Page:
Simon is an urbanist with an interest in the social, political and environmental interrelationships between socio-technical infrastructures and urban and regional contexts. He is currently the Carillion Chair of Low Carbon Cities in the Durham Energy Institute and Department of Geography at the University of Durham. Prior to this he was the founding co-director of the Centre for Sustainable Urban and Regional Futures at the University of Salford and the Centre for Urban Technology at the University of Newcastle. His PhD was awarded by the Open University on the urban politics of CHP and prior to that he trained as an urban planner.
His work is noted for the way it develops innovative, interdisciplinary perspectives to help open up and explore important new agendas for urban and infrastructure research. To date, he has played major roles within urban research towards addressing important questions surrounding telecommunications, infrastructure and mobility, sustainability and infrastructure, smart meters, interdisciplinary urban research, and, most recently, cities, systemic transitions, energy, climate change and ecological security.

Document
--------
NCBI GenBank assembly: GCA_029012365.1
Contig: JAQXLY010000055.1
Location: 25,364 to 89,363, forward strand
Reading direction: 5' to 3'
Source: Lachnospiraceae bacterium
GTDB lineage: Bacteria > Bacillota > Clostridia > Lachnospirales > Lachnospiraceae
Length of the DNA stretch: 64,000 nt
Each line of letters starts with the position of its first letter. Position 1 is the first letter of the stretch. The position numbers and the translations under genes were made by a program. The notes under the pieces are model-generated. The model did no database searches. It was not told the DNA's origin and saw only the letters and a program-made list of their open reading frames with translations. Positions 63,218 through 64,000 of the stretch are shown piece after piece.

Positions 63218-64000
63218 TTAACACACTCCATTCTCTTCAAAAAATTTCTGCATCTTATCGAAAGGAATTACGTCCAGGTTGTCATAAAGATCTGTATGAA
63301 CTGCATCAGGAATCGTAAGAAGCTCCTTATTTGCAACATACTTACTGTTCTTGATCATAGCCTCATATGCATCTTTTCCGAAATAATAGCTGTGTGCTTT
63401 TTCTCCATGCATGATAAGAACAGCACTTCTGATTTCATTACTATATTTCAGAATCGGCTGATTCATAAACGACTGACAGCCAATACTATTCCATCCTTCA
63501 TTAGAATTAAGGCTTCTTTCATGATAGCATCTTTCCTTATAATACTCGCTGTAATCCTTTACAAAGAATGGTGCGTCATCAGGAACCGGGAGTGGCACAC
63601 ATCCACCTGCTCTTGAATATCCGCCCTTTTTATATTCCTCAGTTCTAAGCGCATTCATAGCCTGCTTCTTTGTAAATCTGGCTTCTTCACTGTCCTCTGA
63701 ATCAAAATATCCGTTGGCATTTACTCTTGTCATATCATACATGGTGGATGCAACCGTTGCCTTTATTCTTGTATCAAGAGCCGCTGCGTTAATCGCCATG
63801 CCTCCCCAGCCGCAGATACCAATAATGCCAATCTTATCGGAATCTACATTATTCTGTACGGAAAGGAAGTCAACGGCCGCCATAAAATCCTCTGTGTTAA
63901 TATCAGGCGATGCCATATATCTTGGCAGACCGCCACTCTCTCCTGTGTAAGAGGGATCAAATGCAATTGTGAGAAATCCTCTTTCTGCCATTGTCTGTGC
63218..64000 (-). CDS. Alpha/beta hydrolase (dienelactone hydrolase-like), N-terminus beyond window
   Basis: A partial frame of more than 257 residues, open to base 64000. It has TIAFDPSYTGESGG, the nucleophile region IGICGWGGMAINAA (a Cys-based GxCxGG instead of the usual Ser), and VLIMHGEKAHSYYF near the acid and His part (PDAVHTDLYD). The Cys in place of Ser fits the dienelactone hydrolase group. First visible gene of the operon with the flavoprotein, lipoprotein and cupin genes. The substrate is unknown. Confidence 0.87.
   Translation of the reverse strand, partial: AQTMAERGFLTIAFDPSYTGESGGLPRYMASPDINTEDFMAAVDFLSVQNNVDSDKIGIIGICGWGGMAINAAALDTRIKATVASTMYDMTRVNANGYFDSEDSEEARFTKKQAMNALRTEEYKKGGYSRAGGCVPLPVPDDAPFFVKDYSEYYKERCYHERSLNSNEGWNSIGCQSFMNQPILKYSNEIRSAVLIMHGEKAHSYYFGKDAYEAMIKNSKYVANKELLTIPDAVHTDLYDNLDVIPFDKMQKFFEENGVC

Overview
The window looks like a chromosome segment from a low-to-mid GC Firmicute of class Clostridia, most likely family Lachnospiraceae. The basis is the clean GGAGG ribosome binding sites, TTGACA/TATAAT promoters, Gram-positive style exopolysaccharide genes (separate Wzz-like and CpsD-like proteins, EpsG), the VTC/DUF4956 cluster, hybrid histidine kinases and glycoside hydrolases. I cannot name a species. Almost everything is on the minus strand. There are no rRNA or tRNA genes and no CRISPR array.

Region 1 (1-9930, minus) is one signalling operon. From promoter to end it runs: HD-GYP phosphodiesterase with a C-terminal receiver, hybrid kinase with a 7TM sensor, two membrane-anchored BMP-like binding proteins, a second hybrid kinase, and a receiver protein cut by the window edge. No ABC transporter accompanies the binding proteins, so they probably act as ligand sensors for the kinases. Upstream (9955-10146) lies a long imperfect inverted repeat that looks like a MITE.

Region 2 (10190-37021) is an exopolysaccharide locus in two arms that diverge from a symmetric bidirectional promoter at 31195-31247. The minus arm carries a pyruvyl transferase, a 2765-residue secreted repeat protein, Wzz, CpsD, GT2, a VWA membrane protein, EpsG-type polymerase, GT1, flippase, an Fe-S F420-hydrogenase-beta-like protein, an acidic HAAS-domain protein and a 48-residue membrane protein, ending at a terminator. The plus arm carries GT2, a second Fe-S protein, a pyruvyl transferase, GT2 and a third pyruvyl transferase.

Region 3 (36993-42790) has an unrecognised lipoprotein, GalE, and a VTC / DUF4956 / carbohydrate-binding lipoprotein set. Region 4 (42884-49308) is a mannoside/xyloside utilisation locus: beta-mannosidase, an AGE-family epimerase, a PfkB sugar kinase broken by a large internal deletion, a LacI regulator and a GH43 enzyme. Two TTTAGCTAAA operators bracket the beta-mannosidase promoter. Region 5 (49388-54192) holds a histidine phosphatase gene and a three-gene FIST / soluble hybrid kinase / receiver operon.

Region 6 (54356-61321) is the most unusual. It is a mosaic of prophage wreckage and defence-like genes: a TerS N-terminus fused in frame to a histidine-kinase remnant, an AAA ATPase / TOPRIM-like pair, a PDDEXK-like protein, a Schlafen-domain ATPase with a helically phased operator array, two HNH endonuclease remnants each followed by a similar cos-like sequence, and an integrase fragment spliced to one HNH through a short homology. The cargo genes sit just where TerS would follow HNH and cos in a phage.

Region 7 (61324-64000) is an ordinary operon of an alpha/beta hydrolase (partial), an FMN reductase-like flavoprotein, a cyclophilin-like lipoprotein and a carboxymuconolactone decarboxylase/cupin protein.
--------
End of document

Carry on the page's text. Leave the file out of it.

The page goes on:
Marvin has co-authored six books including: World Cities and Climate Change. Open University Press; 2010 with Mike Hodson, Shaping Urban Infrastructures – Intermediaries and the Governance of Socio-Technical Networks. Earthscan; 2011 with Simon Guy, Will Medd and Tim Moss, Cities and Low Carbon Transitons, Routledge 2011 with Harriet Bulkeley, Vanes Castan-Broto and Mike Hodson. With Stephen Graham he is co-author of Splintering Urbanism: Networked Infrastructures, Technological Mobilities and the Urban Condition. Routledge 2001 and Telecommunications and the City: Electronic Spaces, Physical Spaces Routledge 1996.
Simon is currently working with the UNEP as a lead author on a major new report on decoupling cities and resource use. His research is currently focused on two large programmes. The first looking at comparative urban responses to climate change and resource constraint by cities in Africa, China, Sweden and the UK funded by the Mistra Foundation. The second funded by the EPSRC looks at whether and how UK cities develop the knowledge and capability to systemically reengineer their built environment and urban infrastructure.